In disbelief Mrs Davies decided to post a response directly to the DfE Facebook page, which has now been shared more than 13,000 times and has 1,500 comments.

The teacher thanked the DfE for sending the letter: 'I will be using it next week with my Year 6 pupils to develop their evaluating & editing skills.'

She added: 'I'm sure they will easily be able to spot the 5 punctuation and grammar errors, and, as this won't take too long, I can then ask them to use the interim teacher assessment criteria to judge the level of your letter.'


Elitist panel at premier university: Islam good, America Islamophobic

Georgetown University's "Islamophobia" Song Remains the Same
In Europe and the United States, "Islamophobia has grown exponentially in 2015.  In fact it is pretty much at its highest point," stated Professor John Esposito on April 14 at his academic home, Georgetown University.  His comments typified thepanel, "Race, Religion and U.S. Presidential Politics," and its hackneyed attribution of growing global concerns about Islam to irrational "Islamophobia."

Esposito criticized largely negative global media coverage of Islamic issues "with very little coverage of the broader context, the mainstream communities of Muslims around the world."  He referenced Media Tenor, a think tank directed byRoland Schatz, a frequent speaker at Georgetown's Saudi-funded Prince Alwaleed bin Talal Center for Muslim-Christian Understanding (ACMCU) headed by Esposito.  Yet Media Tenor's 2013 study on Islam in the global media showed the esteemedWall Street Journal's reporting on Islam as heavily negative, indicating a dearth of worldwide good news concerning Islam.

Schatz, who has previously suggested that the media refrain from reporting bad news about Islam in the absence of countervailing good news, has questionable objectivity.  He has dubiously asserted that the "hurting of innocents is absolutely not in keeping with the Koran" and described Egypt's former Grand Mufti, Ali Gomaa, as "remarkably challenging and funny."  Less humorously, Schatz's collaborator in the C1 World Dialogue has endorsed Islamic doctrines concerning wife-beating and genocidal apocalyptic predictions concerning Jews.  Gomaa also supported bizarre ideas about the companions of Islam's prophet Muhammad drinking his urine.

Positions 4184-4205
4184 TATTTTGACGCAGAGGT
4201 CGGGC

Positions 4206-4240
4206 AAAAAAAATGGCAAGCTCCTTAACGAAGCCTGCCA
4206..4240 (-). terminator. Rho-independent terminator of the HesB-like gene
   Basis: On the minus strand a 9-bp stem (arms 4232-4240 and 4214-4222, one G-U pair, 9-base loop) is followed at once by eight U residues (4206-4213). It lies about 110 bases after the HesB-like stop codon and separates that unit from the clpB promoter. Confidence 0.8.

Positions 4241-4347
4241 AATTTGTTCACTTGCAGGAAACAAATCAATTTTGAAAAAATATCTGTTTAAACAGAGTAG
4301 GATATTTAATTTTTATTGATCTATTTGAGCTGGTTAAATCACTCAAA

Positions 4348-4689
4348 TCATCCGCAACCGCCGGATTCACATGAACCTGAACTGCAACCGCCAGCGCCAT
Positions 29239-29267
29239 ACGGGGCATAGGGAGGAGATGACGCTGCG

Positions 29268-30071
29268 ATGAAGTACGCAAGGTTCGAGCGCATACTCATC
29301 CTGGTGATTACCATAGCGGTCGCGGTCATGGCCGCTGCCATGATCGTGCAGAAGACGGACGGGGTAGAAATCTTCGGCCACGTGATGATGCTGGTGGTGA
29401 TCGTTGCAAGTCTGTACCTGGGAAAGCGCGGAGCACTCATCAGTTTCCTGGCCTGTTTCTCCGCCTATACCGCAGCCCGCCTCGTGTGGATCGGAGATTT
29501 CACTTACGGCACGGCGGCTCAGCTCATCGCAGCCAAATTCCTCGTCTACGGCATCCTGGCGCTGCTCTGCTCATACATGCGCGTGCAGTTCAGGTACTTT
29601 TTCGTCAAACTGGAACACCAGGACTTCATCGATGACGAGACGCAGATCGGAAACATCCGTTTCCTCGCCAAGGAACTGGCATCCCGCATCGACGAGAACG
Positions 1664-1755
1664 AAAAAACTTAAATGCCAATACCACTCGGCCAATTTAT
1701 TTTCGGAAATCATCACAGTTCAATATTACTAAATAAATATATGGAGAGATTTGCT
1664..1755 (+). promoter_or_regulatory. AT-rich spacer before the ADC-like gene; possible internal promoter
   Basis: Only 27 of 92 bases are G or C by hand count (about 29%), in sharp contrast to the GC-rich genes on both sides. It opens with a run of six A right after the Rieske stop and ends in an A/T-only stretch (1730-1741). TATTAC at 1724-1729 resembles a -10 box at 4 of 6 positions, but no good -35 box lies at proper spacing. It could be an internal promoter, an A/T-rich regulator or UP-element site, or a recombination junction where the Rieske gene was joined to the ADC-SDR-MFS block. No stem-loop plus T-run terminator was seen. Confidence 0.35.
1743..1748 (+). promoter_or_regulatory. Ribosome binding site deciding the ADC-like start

Institute for Social Policy and Understanding (ISPU) analyst Engy Abdelkader decried on the panel the current climate surrounding Islam exhibited in American presidential candidates who "are not fit to even run in an election cycle."  "People are still recovering from the Islamophobia that Ben Carson unleashed on the United States," she ranted, for whom "it pays to be Islamophobic" by questioning sharia adherence.  He was "literally receiving increased [campaign] funds for subscribing and disseminating prejudiced, biased, unacceptable viewpoints," entailing that many Americans consider his concerns legitimate.  Likewise legitimate are Donald Trump's proven claims of news reports documenting New York City area Muslims celebrating the September 11, 2001, Al Qaeda (AQ) attacks, despite her denials.

Using an infographic, Abdelkader linked increasing criticism of Islam to an oft-repeated theme of hate crime attacks upon Muslims.  Many Muslim leaders have a "strong perception" that the "mainstreaming of Islamophobia by the political candidates also created fertile ground for these violent attacks" although "causation is difficult to prove."  She cited the February 2015 Chapel Hill, North Carolina, killings of three Muslims as a hate crime, but evidence about the shooter indicates a mentally unstable man with no particular anti-Muslim animosity.